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Shift Left and QA Responsibilities

You probably have heard this expression many times already. Shift-Left QA is a movement about changing the approach where we constantly improve the quality of the software. In the old world, we used to have a waterfall process where Devs and QAs were completely different and had completely different responsibilities. Working with agile the teams need to deliver fast, but also with quality and on top of this they also need to think about reducing the costs of the tests.

The mindsets are still different, but now we are becoming more collaborative and sharing the knowledge as soon as possible and as often as possible. This is the real continuous improvement/continuous integration approach, the team delivering the software with high quality standards.


The workflow looked something like this example from Winston Royce’s “Managing The Development of Large Software Systems”, first published in 1976:

Managing The Development of Large Software Systems


There is a variety of different shift left approaches that you can take nowadays as you can see here, but the traditional one is something like this:

Shift left approaches

So where should you start with this Shift Left approach?

You can find loads of guides to follow, but in general, the steps are something like this:

  1. Pick a small team
  2. Select a feature for the first interaction
  3. Integrate Test Feedback in the workflow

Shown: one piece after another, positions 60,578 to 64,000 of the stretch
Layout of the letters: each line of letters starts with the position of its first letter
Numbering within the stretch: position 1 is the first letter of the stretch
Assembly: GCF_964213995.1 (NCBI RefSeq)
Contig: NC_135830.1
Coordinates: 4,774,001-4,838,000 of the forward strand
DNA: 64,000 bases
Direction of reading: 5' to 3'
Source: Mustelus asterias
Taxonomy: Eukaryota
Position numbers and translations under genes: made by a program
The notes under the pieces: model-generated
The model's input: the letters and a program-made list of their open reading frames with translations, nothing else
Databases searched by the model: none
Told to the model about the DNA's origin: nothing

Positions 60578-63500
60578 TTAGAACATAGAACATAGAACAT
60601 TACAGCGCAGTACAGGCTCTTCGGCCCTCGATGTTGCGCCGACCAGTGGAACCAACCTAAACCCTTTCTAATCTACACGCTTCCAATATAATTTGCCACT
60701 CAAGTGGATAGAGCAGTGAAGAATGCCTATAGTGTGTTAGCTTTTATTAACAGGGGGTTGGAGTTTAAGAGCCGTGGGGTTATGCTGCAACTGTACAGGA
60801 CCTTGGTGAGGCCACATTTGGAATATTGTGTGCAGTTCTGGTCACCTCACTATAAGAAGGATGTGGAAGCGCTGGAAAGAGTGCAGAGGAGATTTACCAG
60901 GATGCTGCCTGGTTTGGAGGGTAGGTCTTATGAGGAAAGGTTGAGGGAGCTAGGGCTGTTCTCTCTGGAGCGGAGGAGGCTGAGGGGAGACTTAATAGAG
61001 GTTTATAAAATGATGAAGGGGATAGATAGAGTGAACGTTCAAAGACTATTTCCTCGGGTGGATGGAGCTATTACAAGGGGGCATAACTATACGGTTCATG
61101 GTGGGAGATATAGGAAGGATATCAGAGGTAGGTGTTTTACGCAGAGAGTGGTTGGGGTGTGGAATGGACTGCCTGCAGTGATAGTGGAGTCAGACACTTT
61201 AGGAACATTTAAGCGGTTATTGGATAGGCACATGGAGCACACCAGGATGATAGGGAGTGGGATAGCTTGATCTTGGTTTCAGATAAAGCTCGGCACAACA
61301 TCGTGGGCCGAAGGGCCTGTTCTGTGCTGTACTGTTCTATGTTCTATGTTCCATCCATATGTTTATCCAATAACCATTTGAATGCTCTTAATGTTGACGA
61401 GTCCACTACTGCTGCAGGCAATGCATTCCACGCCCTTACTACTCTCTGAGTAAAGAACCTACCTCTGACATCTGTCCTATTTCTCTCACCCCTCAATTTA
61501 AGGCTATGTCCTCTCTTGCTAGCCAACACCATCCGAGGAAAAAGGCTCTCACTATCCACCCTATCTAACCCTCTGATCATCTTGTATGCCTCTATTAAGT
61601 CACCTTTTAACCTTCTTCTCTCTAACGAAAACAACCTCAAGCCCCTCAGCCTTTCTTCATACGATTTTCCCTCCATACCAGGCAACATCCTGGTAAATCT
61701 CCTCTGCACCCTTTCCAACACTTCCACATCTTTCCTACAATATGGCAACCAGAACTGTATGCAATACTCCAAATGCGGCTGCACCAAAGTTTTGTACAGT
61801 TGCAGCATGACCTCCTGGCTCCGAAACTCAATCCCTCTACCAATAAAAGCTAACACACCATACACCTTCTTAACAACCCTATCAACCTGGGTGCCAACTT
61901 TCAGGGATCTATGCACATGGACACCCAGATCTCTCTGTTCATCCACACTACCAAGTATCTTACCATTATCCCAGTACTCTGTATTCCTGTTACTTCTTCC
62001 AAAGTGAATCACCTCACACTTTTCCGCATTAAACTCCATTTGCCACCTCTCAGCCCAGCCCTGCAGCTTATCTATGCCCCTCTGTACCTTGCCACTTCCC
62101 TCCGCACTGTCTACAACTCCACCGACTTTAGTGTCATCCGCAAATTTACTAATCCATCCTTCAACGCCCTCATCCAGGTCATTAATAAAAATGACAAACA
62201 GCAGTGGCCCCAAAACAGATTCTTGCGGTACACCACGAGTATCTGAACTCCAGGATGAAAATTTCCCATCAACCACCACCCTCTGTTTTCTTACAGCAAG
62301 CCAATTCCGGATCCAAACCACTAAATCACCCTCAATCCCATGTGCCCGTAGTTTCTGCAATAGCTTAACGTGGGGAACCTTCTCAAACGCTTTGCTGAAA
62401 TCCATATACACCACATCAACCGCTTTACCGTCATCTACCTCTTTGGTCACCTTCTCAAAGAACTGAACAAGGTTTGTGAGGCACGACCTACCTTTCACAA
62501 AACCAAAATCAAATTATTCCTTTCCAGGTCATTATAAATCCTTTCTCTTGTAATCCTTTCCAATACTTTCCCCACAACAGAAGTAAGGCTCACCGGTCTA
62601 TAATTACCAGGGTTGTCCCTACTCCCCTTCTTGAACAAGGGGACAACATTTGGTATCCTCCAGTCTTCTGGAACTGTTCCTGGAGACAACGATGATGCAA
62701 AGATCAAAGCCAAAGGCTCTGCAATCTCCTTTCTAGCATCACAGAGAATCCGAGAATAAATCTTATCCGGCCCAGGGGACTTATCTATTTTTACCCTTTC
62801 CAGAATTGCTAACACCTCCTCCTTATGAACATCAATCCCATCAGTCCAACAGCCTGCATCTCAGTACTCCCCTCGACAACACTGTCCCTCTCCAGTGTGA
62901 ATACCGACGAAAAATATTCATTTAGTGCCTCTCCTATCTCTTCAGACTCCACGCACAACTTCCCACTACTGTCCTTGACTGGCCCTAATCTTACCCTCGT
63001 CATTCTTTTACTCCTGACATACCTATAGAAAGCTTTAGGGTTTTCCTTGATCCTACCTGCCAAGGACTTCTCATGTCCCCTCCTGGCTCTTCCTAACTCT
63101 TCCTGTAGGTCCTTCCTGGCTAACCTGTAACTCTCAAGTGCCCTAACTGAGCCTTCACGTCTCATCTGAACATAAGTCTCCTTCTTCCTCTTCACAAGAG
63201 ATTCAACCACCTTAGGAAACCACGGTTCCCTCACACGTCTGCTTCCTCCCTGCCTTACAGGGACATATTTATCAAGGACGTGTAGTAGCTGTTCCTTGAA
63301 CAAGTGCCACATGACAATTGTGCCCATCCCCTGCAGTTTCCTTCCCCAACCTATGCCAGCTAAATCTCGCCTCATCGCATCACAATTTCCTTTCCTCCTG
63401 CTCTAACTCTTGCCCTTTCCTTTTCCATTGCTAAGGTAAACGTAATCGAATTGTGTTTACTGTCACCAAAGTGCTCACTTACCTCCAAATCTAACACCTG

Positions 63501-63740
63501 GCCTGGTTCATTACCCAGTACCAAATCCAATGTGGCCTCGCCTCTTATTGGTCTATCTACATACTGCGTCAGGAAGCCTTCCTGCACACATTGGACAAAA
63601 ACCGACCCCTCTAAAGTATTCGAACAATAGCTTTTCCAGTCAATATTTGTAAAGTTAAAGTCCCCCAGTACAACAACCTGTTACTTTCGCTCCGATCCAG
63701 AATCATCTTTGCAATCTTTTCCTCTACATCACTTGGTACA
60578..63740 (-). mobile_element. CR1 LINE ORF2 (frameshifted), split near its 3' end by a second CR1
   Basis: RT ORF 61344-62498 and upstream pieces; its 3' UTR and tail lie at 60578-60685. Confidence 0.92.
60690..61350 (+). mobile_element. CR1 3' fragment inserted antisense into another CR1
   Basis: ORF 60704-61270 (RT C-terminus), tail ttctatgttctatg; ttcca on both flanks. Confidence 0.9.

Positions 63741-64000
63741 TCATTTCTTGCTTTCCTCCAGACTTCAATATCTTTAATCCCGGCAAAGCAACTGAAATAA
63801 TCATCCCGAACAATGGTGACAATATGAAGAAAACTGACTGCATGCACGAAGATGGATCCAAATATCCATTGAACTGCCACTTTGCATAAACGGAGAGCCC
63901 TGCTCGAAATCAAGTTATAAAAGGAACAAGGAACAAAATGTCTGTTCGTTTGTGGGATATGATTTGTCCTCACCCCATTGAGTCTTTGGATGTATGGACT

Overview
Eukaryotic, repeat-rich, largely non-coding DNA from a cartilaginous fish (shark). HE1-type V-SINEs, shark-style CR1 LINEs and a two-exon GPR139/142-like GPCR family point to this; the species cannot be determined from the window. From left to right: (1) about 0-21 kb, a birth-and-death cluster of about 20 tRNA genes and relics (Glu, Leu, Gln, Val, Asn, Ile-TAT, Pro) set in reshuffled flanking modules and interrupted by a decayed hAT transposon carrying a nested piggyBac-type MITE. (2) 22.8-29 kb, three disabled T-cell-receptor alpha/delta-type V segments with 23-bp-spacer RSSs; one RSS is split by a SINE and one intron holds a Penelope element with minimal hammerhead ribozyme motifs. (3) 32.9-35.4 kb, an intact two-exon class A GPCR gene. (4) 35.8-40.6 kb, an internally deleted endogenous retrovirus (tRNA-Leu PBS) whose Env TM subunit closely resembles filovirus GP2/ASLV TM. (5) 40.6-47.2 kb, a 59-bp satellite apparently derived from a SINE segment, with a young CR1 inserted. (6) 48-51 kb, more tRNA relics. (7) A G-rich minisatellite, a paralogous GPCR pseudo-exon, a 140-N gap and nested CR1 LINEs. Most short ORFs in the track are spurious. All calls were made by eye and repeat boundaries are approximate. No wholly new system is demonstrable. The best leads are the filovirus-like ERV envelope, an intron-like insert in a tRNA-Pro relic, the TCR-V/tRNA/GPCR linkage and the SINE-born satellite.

Check the slides: https://www.slideshare.net/Urbancode/shift-left

4. Create Coding Standards
5. Embrace Test Automation (Different test scopes for each stage)

Now you have a better understanding of what shift left approach is and how you can adjust the workflow to improve the quality of the software. Since this would be your first trial using this approach, you might feel the need to change some things. Overall you will notice this approach makes individuals and interactions more important than processes and tools, gives more importance to working software instead of documentation, also improves the customer collaboration and responds to change over following a plan (which in Agile is always changing anyway).

One of the most critical components of your shift left efforts will be the automated tests you adopt since you need to test earlier and faster, you need to make sure you are not going to spend too much time on maintenance. Your testing tool shouldn’t be a bottleneck in your process. Don’t automate everything, do risk analysis and reduce the scope of tests for the most expensive layers of the test!

Why is this Shift Left approach so important?

First reason is money and time – you are going to find bugs early and reduce the cost of solving them. Second, improve the quality of the product – customers will be happier and satisfied to know they are not going to bump in a different issue every time. Third, with this approach your release cycle can be reduced and you will become less likely to not achieve the deadlines. Fourth, maintain a high-quality codebase also making the tech team happier 😎